Wage Slave the EP, if you were lucky enough to find it at the time, was Kill the Client’s clarion call in defense of the old school, a manifesto that grindcore was still vital and bruising and about to demand its pride of place after the fallow years that were the late 1990s. Wage Slave the San Diego band sound nothing like Kill the Client. That just needs to be said.
While they may share economically minded nomenclature, this Wage Slave is less blue collar than Texas’ finest. Instead, this quartet, graphing calculator in hand, is restlessly roaming the fringes where Antigama have staked their claim with this four song self titled EP. Looser and less focused than the Poles, Wage Slave lets their songs slowly spool out over three or four minutes. Concision takes a backseat to atmosphere on songs like “Street Sweeper.” The band seems to revel in spiraling, swirling riffs and angular, askance snare drum patterns. A straight line will never do when a zigzag detour will take you there by a more scenic, circuitous route.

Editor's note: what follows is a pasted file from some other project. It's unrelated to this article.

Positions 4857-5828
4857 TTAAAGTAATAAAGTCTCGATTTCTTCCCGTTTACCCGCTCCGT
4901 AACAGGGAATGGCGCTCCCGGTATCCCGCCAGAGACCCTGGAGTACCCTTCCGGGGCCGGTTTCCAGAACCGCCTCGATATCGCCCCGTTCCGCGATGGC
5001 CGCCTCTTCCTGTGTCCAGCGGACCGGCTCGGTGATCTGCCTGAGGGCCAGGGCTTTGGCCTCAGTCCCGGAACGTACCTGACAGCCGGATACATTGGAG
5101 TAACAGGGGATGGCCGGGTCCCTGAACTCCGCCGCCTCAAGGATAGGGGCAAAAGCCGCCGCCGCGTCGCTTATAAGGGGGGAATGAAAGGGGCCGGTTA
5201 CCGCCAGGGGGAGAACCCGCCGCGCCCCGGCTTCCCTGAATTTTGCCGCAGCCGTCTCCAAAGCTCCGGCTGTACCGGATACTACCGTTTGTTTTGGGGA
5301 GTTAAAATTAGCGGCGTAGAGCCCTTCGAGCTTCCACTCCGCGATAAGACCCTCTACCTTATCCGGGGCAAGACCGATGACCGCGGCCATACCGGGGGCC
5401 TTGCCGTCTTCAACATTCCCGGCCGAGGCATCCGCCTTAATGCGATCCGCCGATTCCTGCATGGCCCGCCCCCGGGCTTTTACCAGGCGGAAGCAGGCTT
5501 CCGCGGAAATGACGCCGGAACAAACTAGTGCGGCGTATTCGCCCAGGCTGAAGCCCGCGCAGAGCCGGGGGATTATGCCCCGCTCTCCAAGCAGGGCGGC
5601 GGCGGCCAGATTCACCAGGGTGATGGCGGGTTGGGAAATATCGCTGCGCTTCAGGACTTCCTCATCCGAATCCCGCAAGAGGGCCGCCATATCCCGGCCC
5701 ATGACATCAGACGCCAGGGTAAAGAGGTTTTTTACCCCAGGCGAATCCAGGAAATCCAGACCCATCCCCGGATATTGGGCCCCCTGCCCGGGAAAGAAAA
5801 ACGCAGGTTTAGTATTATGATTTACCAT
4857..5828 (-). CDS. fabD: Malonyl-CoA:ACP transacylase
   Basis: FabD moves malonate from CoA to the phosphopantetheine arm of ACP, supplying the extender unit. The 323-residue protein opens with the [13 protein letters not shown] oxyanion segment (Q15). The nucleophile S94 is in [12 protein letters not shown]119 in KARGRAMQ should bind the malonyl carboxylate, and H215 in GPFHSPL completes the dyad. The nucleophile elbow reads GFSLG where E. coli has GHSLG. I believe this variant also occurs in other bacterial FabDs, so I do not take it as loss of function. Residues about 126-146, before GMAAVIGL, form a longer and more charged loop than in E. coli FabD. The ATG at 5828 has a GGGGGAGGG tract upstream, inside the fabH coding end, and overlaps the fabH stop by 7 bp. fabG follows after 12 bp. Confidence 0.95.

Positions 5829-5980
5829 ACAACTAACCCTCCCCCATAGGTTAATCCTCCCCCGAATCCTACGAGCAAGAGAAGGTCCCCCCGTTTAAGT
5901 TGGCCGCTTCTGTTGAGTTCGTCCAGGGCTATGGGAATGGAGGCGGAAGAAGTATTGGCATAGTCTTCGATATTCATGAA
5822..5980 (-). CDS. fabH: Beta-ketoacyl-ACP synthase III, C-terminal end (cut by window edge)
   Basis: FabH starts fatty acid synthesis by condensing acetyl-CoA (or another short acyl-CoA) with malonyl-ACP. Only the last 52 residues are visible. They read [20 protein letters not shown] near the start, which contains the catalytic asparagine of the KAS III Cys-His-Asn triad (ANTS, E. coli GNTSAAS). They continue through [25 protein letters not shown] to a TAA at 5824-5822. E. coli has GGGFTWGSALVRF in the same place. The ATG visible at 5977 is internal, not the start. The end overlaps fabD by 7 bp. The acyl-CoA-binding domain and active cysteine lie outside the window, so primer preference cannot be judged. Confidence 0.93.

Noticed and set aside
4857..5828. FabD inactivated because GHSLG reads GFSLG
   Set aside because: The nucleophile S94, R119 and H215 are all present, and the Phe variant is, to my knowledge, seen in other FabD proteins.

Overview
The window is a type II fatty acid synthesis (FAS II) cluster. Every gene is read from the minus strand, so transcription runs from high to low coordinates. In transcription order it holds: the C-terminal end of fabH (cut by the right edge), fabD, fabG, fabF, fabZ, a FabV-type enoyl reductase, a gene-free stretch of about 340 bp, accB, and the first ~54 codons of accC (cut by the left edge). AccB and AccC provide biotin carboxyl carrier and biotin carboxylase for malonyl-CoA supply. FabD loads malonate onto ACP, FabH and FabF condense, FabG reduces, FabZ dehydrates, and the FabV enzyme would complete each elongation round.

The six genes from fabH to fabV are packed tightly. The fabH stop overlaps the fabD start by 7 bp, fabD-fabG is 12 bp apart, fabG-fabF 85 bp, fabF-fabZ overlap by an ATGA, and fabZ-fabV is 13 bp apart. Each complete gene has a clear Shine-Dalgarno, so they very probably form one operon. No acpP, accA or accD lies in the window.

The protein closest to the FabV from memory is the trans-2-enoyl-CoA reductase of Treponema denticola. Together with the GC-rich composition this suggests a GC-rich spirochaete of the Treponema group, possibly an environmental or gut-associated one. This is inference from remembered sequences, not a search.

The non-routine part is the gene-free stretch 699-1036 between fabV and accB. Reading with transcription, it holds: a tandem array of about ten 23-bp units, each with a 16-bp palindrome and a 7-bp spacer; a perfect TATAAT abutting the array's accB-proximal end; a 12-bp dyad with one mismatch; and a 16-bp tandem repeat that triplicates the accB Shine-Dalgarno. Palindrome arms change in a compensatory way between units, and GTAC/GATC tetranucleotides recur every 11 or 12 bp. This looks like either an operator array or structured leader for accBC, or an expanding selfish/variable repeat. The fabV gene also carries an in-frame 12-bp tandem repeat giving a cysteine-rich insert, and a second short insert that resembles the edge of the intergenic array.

But like a lot of detours, longer is not always better. Wage Slave’s members have spent time in other acts such as As Hope Dies and Nuns With Guns, but this feels a bit like a young band still refining its voice. The past its shelf life breakdown at the center of “Vestige” feels as though it was lifted bodily from a late '90s math rock/metalcore album and transplanted a decade or so into the future rather clumsily. But when you try to cram so many ideas into a song, the occasional clunker has to be expected. It took Antigama several albums to hit a groove that really grabbed me, and I don’t see why Wage Slave couldn’t get there with some patience as well.
[Full disclosure: The band sent me a download.]